Use of CCA wood preservatives and CCA-treated timber
A Wood Protection Association Guidance Note
This Guidance Note is issued by the Wood Protection Association (WPA) to assist users of chromated copper arsenate (CCA) preservatives and users and specifiers of CCA-treated timber to understand changes in UK law brought in to implement the provisions of EU directive 2003/2/EC (“the Directive”)...
The UK regulations are The Environmental Protection (Controls on Dangerous Substances) Regulations 2003, SI 2003/3274 and The Marketing and Use of Dangerous Substances (No. 4) Regulations (Northern Ireland) 2003, SR 2003/548 (“the Regulations”).
The Regulations bring in improved safety rules on the sale and use of CCA wood preservatives and CCA-treated wood and wood-based products. The Wood Protection Association (WPA) and its members afford the safety of the public and people working in the industry the utmost importance and fully support the principles and objectives set out in the Regulations. To this end, association members have already brought in changes to preservative supply and treatment practices that will facilitate compliance with the Regulations well before they come into force. The WPA is not aware of any impact on human health from proper use, handling or disposal of CCA preservatives and CCA-treated timber.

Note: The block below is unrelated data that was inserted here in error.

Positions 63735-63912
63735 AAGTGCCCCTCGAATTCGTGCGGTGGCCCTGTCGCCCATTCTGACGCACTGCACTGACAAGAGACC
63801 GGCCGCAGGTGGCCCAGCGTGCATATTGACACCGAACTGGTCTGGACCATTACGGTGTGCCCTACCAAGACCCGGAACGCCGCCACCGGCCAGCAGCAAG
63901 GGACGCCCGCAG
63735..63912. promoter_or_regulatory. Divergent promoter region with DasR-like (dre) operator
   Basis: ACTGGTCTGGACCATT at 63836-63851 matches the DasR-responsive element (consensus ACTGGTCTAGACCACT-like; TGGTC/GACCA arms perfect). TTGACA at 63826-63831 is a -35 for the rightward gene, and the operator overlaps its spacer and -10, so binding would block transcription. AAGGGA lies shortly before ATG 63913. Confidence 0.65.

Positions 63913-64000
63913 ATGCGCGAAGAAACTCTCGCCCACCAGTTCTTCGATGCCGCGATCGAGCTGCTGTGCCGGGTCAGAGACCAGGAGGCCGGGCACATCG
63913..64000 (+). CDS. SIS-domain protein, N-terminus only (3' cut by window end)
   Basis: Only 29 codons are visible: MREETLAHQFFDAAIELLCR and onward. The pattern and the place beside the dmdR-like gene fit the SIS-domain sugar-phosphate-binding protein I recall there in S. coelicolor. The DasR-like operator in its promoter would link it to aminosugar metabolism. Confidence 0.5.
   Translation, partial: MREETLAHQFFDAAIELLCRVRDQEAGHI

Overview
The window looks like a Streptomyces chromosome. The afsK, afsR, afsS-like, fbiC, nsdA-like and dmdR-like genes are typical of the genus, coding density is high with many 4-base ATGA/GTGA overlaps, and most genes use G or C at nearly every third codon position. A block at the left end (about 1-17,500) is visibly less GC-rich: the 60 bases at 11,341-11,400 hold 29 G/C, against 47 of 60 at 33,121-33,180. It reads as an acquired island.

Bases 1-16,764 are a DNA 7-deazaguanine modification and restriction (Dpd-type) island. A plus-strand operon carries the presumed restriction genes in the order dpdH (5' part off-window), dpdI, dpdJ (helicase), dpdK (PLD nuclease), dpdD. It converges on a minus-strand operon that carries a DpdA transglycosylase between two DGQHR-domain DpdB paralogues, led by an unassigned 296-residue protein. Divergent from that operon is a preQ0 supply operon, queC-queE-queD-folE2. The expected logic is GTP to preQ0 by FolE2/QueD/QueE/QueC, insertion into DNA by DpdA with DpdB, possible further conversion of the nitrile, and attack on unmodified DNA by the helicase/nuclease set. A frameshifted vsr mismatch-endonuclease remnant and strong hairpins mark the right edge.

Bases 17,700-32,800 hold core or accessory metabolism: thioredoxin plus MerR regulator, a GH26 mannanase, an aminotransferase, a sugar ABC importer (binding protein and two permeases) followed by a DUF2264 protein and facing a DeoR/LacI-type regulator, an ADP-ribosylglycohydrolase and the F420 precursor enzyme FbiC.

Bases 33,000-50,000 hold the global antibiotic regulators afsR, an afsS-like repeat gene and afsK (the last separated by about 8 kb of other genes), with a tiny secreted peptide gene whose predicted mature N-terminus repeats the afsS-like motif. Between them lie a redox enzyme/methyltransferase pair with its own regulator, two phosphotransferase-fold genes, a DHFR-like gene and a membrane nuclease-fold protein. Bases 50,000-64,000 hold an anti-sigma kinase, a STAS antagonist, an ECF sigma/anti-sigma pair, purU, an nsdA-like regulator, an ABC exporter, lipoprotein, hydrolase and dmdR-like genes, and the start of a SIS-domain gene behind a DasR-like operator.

Treated wood already in use not affected
The Regulations do not apply to CCA-treated wood already in place. This mirrors the position in the USA where the Environmental Protection Agency has advised there is no reason to remove or replace existing CCA-treated structures, including decks or playground equipment. This is now supported by the US Consumer Product Safety Commission, which has recommended that no further action be taken to regulate wood treated with CCA.
History of CCA